The easiest way to do this is to have a buddy use a stop watch to time each set. If you notice a drop in performance, this is a tipoff that you’re not fully recovered. If you’ve recovered well, you should be able to repeat your previous performance or see a slight improvement over your previous session.

Related Article: 15 Exercises You Can Do Basically Anywhere

Timing each set in the session will also help you determine your optimal load or weight. According to McGuff, some people can reach their full genetic potential in as little as 12 weeks when using this program. For others, it may take years.

Still, it’s a very efficient form of exercise that can reap exceptional results in a short amount of time when compared to other forms of exercise. On a side note, Tim Ferriss’ book, “The 4-Hour Body,” is based on this very program, and McGuff was consulted during the writing of that book.

Why High-Intensity Exercise Is Needed for Aerobic Conditioning

You’ve likely heard the terms anaerobic, aerobic and cardiovascular training. Many believe that in order to improve your aerobic capacity, you need an aerobic workout, such as jogging or taking a Zumba class. But this is actually incorrect.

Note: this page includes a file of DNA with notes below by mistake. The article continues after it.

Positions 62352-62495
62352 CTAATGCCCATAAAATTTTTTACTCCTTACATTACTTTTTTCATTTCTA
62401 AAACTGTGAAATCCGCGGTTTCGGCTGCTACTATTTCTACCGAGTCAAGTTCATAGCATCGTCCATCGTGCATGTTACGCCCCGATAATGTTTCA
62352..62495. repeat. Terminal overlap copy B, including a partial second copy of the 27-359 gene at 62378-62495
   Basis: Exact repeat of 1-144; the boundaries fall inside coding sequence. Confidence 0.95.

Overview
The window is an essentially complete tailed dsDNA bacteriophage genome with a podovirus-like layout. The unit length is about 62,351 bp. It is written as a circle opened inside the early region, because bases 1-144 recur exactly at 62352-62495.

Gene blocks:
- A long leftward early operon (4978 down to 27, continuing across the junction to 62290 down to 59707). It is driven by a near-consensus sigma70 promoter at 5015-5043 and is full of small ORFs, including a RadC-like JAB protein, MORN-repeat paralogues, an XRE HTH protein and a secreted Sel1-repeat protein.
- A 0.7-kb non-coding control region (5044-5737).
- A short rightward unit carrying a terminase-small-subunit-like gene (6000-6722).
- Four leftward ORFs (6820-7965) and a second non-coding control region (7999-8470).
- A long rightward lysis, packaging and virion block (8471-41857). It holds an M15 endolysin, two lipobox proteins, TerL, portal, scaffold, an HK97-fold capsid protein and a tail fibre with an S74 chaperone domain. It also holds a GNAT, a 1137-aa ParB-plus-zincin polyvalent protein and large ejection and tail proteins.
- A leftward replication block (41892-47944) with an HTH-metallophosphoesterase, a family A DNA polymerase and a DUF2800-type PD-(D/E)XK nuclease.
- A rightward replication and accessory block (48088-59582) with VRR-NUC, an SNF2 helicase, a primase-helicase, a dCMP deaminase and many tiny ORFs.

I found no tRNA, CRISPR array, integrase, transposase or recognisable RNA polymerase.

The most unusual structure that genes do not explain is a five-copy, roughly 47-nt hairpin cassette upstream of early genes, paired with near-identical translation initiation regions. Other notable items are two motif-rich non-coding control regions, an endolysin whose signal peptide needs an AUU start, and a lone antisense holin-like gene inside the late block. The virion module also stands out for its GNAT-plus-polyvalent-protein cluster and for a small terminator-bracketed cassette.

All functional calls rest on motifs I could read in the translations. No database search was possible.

As explained by McGuff, in order to access your cardiovascular system, you have to work your muscles. As long as you’re doing some form of mechanical work with your muscle, your aerobic capacity will improve. And HIIT forces your aerobic metabolism to run as fast as it possibly can.

HIIT trains your metabolism to increase energy production by delivering substrate to your mitochondria as fast as possible, and it does so far more effectively and efficiently than traditional aerobic exercise like jogging.

By reaching peak intensity, you’re also maximizing the stimulus for muscle growth and strength for each exercise, which makes your workout as a whole more efficient.

HIIT Sprinting Versus Super-Slow Weight Training

Now, you can perform HIIT using a recumbent bicycle, a treadmill, or by sprinting, for example. Or you can use weights, which is what McGuff prefers. One of the primary reasons for that is because it’s far safer. As the intensity goes up, the forces actually diminish when you’re doing super-slow weight training.

When doing HIIT on say a bicycle, you increase your risk of injury simply because the intensity required also creates increased force through acceleration.

Force is mass times acceleration. When you deprive yourself of the acceleration, you deliver virtually no punishment to your joints, so there’s no repetitive use injury. Also, at the peak of intensity, when you’re at your weakest, super-slow weight training therefore becomes safer rather than more risky.

Still, at the end of a 12-minute super-slow weight lifting routine, you will feel as if you just ran an all-out 440 meter dash; you’ll be breathing very rapidly and heavily and your ears will likely be roaring. As noted by Dr. Guff, this program provides total conditioning, even without the traditional aerobic component.

How HIIT Helps Battle Chronic Fatigue